The people backed the clarion call of the Father of the Nation to establish a democratic Bangladesh. They got very little of it except the right to vote once every few years and have the satisfaction of electing to power a government of their choice. They have deep regrets that after electing their government, that government very much ruled the country as it wanted with very little regard to the wishes of the people. The freedom to vote freely and fairly in a national election under a non-party government is now about to be taken away. If it is, then there would be very little left to call the country democratic. Hundreds of thousands of our people who gave their lives for democracy in 1971 would start to turn in their graves.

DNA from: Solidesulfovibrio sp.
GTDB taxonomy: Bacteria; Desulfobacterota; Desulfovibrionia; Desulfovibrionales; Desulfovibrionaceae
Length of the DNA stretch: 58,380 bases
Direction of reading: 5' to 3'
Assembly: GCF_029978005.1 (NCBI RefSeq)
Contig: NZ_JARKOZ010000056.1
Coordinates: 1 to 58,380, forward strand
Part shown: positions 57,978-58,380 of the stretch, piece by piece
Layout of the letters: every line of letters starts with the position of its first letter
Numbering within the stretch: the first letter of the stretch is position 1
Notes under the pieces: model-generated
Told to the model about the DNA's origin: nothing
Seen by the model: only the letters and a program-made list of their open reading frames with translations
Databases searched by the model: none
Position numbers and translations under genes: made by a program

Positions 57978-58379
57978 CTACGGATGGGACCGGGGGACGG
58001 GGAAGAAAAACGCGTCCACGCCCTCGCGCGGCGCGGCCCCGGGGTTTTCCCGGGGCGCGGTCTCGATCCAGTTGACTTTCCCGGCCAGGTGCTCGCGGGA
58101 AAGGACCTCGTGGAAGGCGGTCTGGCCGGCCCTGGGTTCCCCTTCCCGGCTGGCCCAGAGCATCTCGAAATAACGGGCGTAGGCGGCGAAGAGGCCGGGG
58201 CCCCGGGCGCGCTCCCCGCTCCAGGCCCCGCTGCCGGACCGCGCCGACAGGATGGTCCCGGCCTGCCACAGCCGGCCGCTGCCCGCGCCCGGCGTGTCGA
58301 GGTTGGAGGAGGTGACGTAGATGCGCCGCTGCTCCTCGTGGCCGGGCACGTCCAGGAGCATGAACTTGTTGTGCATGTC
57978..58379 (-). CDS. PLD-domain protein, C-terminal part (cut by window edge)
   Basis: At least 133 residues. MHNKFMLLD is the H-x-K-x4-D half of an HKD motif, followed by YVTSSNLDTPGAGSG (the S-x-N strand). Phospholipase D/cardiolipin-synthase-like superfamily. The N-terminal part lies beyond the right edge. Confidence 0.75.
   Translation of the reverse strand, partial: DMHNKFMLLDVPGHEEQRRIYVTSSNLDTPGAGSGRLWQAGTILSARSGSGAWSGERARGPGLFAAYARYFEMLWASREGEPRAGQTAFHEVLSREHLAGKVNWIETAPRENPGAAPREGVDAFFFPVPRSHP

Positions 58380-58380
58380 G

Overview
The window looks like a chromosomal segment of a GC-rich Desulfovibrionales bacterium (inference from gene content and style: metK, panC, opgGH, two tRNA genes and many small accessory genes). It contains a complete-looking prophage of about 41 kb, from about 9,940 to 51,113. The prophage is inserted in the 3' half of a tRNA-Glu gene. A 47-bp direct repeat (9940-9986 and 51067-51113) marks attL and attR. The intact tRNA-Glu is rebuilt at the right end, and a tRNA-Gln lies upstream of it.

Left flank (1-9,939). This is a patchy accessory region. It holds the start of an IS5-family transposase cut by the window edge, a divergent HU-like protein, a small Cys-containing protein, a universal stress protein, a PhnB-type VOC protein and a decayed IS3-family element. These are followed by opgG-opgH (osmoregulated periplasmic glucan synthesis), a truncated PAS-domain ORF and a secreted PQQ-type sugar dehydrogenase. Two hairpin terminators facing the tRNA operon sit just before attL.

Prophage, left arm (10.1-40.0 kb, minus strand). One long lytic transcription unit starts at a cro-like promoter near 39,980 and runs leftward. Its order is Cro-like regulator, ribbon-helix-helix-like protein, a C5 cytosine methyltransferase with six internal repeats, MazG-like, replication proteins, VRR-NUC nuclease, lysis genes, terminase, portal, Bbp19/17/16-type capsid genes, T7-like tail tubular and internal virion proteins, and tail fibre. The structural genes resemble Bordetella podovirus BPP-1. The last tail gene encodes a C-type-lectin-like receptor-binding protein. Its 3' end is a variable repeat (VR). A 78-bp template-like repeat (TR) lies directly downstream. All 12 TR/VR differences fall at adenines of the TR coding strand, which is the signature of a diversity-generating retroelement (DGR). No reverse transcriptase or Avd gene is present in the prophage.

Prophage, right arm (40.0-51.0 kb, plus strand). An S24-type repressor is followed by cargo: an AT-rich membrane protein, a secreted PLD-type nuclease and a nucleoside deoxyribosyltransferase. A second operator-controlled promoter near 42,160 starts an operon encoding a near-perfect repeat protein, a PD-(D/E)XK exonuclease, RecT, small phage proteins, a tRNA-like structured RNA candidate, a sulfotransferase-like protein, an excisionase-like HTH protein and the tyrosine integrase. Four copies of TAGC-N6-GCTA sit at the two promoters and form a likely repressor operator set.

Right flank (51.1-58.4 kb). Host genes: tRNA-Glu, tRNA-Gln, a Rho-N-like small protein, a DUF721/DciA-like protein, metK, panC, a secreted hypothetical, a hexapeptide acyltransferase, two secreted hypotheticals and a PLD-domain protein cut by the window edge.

Nevertheless, we are not friendless abroad in our tryst for democracy and they may be of help to us. The EU delegation that recently came to Dhaka has urged the government to make efforts for a consensus for holding the next general elections. That message was voiced by the US Assistant Secretary of State Mr. Robert Blake. The US Ambassador in Dhaka has made strong statement in the media for a “participatory” election. It is for the people now to voice their views strongly for if they do not, their one and only democratic right would be taken away from them. Dr. Huda has flagged the message and the apprehensions clearly for them.
The writer is a former Ambassador to Japan.